Once I had the tea, I simply dunked the pieces of paper into it, and laid them flat on a baking sheet. It is a quick operation. The water just had enough time to get wet, but not completely soaked. If you take more than five seconds with the paper dunked in the water you’re likely soaking it too much.
After the paper is on the baking sheet, it needs to be left to dry. One could presumably let air do the job, which would likely take a few hours. However I am an impatient man, so I decided to bake it instead. Not only does this take the drying time from hours to minutes, it crinkles up the paper, giving it that “dang, this is old!” look.
I heated my oven to 240f (115c), and tossed in the baking sheets. A few minutes later I had some nice crispy bits of paper.
Note, now is a good time to point out that putting paper in an oven is a bit of a safety risk. Paper doesn’t burn until it gets to 451f, so there is not much of a risk of spontaneous combustion, but the heating elements are hot enough to light paper on fire. So don’t do this without adult supervision. Also, when wet, the paper sticks to the baking sheet but it becomes loose when it dries, so be careful removing the paper from the oven, as it has a tendency to fly around in any breeze made from opening the oven door and moving the baking sheet around.
I repeated this process over and over until I got a library’s worth of old-looking paper. It took a while (actually a whole NHL game, and my team lost, dang it!), but soon I had a metric crap-ton of ancient paper.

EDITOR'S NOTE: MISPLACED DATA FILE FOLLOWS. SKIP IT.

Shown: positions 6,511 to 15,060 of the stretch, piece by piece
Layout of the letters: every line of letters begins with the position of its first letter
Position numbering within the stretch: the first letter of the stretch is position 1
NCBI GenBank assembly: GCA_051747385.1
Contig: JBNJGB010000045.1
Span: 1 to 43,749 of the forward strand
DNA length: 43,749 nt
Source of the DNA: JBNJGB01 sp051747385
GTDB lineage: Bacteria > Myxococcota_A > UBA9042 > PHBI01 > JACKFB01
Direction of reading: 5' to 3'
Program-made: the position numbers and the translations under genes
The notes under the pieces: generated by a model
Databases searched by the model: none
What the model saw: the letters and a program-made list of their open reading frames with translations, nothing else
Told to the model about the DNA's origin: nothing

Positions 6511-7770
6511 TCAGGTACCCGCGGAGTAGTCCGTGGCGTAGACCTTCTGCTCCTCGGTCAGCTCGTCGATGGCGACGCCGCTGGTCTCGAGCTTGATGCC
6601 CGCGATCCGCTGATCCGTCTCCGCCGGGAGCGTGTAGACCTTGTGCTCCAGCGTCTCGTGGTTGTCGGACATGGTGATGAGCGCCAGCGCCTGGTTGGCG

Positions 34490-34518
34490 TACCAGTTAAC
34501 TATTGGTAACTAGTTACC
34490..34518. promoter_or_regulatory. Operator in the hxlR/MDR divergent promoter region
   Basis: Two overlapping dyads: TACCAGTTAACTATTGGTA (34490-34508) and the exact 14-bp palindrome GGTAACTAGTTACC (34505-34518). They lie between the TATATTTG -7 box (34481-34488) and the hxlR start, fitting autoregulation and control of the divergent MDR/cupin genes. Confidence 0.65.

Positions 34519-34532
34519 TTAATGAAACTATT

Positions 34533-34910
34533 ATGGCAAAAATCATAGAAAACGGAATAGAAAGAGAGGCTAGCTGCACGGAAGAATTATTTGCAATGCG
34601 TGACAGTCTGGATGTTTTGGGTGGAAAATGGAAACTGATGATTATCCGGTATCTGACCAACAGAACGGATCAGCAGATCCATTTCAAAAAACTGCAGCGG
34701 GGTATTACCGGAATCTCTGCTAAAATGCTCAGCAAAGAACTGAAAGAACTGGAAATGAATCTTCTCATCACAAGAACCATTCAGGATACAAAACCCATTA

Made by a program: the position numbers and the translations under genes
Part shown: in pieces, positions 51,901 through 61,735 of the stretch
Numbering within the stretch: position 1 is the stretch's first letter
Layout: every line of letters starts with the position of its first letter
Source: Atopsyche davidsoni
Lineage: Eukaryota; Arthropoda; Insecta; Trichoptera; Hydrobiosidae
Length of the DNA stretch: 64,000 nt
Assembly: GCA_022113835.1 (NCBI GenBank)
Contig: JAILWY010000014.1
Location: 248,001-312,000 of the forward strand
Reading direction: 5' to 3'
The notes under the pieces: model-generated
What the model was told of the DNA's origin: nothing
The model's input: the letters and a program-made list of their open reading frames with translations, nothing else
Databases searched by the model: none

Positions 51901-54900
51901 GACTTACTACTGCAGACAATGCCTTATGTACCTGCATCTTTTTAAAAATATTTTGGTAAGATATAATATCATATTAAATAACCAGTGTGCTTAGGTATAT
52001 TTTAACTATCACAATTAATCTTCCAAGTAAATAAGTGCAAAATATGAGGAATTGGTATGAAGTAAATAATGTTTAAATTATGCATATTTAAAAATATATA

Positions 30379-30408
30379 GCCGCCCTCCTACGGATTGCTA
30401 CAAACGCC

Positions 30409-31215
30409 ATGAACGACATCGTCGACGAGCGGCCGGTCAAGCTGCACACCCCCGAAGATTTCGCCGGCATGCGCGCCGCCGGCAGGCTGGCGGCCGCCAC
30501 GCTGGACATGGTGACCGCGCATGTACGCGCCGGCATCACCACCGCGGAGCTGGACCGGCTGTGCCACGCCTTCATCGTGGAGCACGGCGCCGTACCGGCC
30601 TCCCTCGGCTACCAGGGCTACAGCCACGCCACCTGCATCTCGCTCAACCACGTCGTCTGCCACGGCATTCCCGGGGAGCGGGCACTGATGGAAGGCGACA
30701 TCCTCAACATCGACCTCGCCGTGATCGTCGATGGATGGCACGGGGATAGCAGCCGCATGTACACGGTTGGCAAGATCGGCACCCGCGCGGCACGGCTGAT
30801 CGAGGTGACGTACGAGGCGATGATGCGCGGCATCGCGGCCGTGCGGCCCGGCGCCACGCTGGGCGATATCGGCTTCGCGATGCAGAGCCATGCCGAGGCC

Now, turn the paper into scrolls…
Once I had all the paper baked and prepped, it was time to turn them into scrolls. Start by rolling each bit of paper onto a BBQ skewer with a nice tight wrap.
Once the paper is rolled, it can immediately be removed from the skewer. It tends to unroll a bit, but still maintains a fairly tight scroll-like curl. At this point you should have something that looks like a scroll.
Now, when one thinks of ancient scrolls, one thinks yellowed brittle paper, but one also thinks of torn and crumbly edges. So adding those torn edges is the next step. I accomplished this by taking a discarded (read: used and dull-ish) blade from a utility knife, and pressed it into the edges of the scroll. This gave the edges that “dang I’m old and falling apart” look that scrolls are so famous for.
I repeated the wrapping and edge cutting step over and over until I had more than enough scrolls for my needs.
Un-pro tip: If you are making a bunch of items, like these scrolls, for a shot, and you are not really sure how many you need, it’s best to over-estimate and make way more than you need. It takes a lot less time to make extras you may not need than it does to restart the process again to make more. Plus, this way you can pick out the best stuff from what you made, so not every scroll needs to be perfect.
Putting the scrolls to use
They say knowledge is power, and this number of scrolls should contain a lot of knowledge, so I decided to exercise all that power by using it in a shot.
I set up a scene using some old diorama stone material for the back wall and real bricks for the back shelf. Then I strewed the ancient scrolls around the set, tossed in Gandalf and lit all in a pleasing manner.
The finished shot looked like this:
As you can see ancient scrolls are pretty easy to make, and they are well worth the effort to add that realistic aesthetic to your scenery.